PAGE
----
Micro B3 will address these issues by polling Europeans’ expertise for the development of new bioinformatic approaches to analyse, integrate and visualize marine molecular and environmental data jointly. From the beginning on this will be done in close collaboration with field scientists providing ecosystems expertise as well as their small and large-scale data sets. In close collaboration with Genoscope and the European Bioinformatics Institute (specifically EMBL-EBI), tailored solutions will be developed for data analysis, representation and transfer. To move forward in better understanding the marine ecosystem Micro B3 will go far beyond providing only solutions for initial data processing and preparation for storage. Micro B3 will for the first time follow a holistic approach that integrates the information on the diversity of organisms with their potential functions, reflected in their genes, and with local as well as global environmental parameters. To integrate these heterogeneous data streams, georeferencing has been shown to be extremely useful, especially for the open ocean, where any kind of diversity and genomic data can be easily linked with measured and global oceanographic parameters based on the three simple universal descriptors: location, time and depth. Important prerequisites to facilitate a high level of interoperability and exchange of data are standards for data formats, as well as are quality management to provide confidence in prediction and interpolation. Together with the Genomic Standards Consortium, an open-membership, international working body founded in 2005 to provide mechanisms that standardize the description of genomes and the exchange and integration of genomic data, and marine data initiatives and databases (EMODNet, PANGAEA, SeaDataNet, Group on Earth Observations (GEOSS), Global Monitoring for Environment and Security GMES) existing and new standards and mechanisms for seamless data transfer will be developed and deployed. The enriched and integrated datasets will be used for ecosystems modelling to reach a better understanding of the complexity of microbial communities and their role in climate change.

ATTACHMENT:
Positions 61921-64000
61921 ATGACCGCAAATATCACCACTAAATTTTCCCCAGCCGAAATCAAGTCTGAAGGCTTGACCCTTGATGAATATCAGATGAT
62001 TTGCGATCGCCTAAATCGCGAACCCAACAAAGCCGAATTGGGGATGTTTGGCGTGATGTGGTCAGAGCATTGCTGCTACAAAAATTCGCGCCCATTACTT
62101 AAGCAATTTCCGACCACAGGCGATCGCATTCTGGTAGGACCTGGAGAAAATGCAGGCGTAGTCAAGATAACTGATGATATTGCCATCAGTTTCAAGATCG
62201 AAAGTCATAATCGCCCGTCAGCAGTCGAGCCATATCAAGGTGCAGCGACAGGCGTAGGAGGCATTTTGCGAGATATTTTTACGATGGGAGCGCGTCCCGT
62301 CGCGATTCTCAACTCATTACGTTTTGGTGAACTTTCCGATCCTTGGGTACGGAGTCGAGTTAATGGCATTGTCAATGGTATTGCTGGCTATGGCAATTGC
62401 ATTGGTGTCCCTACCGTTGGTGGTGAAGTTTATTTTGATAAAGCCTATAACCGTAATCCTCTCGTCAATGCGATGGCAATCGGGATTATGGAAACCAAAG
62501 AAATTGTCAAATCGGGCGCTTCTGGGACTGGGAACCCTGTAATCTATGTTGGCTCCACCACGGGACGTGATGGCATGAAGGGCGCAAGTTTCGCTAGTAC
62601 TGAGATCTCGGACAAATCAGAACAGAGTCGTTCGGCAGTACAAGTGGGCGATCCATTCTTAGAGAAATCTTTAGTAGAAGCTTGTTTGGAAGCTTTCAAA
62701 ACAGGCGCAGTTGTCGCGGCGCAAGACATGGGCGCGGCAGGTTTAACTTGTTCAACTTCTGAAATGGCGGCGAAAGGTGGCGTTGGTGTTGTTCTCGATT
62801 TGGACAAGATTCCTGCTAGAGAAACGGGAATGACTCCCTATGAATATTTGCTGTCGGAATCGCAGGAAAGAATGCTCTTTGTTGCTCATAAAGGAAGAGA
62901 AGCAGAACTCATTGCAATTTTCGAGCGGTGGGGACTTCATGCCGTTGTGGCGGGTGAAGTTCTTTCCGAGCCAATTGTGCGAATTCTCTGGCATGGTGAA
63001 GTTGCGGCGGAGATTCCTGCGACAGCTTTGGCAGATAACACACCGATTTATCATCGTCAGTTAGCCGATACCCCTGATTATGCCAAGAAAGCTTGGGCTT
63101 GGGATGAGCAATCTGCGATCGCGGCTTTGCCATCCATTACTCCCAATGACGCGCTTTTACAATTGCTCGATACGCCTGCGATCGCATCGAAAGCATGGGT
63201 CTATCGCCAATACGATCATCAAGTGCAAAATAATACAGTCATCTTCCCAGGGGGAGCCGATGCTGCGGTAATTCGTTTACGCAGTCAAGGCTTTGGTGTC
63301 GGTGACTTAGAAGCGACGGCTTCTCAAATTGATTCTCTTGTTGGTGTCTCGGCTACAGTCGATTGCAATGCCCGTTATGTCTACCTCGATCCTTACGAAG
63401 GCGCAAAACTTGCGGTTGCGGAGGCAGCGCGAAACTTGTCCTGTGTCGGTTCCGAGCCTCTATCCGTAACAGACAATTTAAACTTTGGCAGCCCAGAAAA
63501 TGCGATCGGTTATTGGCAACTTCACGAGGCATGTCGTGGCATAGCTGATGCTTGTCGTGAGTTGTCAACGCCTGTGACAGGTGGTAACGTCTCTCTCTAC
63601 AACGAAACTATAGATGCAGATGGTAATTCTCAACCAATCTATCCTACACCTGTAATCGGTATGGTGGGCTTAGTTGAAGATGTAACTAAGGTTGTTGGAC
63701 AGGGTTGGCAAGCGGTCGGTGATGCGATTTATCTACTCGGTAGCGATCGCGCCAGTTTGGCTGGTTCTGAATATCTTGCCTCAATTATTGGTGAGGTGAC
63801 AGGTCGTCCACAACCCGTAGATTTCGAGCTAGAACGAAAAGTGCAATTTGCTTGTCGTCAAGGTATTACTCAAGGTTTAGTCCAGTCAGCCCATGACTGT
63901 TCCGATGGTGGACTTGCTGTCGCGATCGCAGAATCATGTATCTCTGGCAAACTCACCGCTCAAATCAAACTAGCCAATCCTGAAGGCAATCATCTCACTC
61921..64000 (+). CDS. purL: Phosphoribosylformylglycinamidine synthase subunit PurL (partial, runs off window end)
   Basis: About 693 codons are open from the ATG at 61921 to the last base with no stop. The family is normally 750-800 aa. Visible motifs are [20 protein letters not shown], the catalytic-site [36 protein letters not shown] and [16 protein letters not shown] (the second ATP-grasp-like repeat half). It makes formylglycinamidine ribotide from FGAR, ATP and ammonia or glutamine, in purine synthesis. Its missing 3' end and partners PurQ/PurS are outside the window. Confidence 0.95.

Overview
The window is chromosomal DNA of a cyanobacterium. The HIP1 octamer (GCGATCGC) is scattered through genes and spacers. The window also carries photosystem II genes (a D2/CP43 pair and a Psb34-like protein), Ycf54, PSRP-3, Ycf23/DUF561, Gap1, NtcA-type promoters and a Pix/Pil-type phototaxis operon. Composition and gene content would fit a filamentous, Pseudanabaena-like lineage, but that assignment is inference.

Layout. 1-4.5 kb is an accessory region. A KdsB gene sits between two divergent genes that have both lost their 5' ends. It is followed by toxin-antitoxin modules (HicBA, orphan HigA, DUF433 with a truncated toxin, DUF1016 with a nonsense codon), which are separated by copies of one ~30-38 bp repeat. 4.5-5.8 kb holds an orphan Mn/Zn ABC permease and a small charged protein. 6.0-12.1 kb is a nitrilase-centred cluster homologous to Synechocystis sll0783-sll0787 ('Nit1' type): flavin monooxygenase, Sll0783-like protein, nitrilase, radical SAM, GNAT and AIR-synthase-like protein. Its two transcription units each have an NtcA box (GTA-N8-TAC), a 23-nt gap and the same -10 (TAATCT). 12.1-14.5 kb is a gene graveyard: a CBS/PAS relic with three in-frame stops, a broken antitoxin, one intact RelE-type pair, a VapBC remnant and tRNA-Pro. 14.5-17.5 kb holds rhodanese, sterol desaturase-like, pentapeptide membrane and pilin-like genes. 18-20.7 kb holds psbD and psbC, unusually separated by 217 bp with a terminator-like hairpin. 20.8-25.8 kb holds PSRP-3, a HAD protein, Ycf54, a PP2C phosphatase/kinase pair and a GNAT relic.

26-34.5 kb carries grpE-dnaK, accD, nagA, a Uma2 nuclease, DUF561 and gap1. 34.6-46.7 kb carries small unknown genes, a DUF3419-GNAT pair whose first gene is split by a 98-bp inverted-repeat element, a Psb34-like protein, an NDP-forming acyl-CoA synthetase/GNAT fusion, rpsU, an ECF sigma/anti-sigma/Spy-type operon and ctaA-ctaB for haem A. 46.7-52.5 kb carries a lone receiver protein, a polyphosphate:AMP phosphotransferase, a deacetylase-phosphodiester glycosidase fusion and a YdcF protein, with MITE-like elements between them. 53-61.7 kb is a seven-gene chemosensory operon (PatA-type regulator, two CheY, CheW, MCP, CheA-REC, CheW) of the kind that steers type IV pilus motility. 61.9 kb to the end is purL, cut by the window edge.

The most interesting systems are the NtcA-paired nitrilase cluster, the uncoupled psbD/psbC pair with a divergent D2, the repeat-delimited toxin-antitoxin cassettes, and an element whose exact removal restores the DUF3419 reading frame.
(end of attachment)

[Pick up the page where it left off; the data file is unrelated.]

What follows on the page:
Although our current knowledge on marine microbial communities is poor, and might appear a limitation for biotechnological exploitation, we believe that Micro B3’s innovative, integrative approach offers excellent opportunities for bioprospecting for novel enzymes of industrial interest and for metabolic products. The marine environment is very diversified, ranging from cold to hot, and with hypersaline and high pressure habitats. Organisms that have evolved to occupy this wide range of ecological niches must have diverse metabolisms and will, therefore, possess novel enzyme capability. Many of the processes that these microbes can carry out are likely to be of interest to industry. The challenges in this respect are not only to search for and nail down the functions of candidate genes for biotechnological applications but to be able to assign functions to some of the up to 50% of hypothetical and conserved hypothetical genes commonly found in metagenomic applications. The tight integration with world-class experts and companies on enzyme and bio-actives discovery within Micro B3 will guarantee to match marked demands within the framework of the project. As an important step to facilitate opening up the black box of microbial diversity and function in the marine system Micro B3 will take care of the development of an appropriate legal framework to protect our marine genetic resources which in turn will allow for the sustainable use of the data and materials sampled. Marine researchers and stations, the Mediterranean Science Commission (CIESM) and the EuropaBio industry association will second the development of IP agreements for pre-competitive microbial research materials and data as well as for the exploitation of high-potential commercial applications by providing access to a large set of scientists, end-users and policy makers.

To make the developments of Micro B3 transparent and accessible for a wide range of researchers an Ocean Sampling Day will be initiated around 30 month after the project start. Organized by Micro B3, selected marine stations are asked to take samples and contribute data in a concerted action. A comprehensive registry of interesting sampling sites, compiled in the project, will be the basis for safeguarding existing data and knowledge and the organisation of this endeavour. The Ocean Sampling Day will also enforce the timely deployment of standards, best-practice solutions and protocols developed within Micro B3 as well as provide the perfect use case to test the bioinformatic developments and legal framework by model contracts for access and benefit sharing. The data gained will contribute to establish a standardized baseline for marine biodiversity and the functions they provide on the molecular level. This is an important step towards understanding the impact of marine microorganisms on global change and the effect of global change on microbial diversity. It will help in developing ecosystems models that include the microbial ‘factor’ finally leading to predictions on the capacity of marine ecosystems to respond to natural and anthropogenic changes.

The European background of Micro B3